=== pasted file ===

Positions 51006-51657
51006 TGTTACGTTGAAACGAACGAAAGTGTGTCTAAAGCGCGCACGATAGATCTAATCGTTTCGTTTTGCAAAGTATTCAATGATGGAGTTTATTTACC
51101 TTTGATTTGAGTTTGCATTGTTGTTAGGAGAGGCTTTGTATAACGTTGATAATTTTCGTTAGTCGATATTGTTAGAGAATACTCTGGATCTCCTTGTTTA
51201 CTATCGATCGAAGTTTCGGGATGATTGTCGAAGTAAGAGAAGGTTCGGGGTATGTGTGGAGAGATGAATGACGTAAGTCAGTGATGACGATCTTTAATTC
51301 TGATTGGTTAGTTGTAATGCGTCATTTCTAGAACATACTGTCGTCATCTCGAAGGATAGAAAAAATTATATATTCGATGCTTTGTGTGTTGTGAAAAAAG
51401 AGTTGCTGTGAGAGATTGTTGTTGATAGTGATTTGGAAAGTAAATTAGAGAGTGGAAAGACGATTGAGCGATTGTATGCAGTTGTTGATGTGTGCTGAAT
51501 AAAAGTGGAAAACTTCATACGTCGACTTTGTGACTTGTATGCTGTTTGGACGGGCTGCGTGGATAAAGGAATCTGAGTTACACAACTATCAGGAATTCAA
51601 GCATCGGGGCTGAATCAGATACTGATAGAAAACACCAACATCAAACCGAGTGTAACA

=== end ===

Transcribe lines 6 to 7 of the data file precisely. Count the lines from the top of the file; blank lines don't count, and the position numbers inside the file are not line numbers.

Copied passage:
51401 AGTTGCTGTGAGAGATTGTTGTTGATAGTGATTTGGAAAGTAAATTAGAGAGTGGAAAGACGATTGAGCGATTGTATGCAGTTGTTGATGTGTGCTGAAT
51501 AAAAGTGGAAAACTTCATACGTCGACTTTGTGACTTGTATGCTGTTTGGACGGGCTGCGTGGATAAAGGAATCTGAGTTACACAACTATCAGGAATTCAA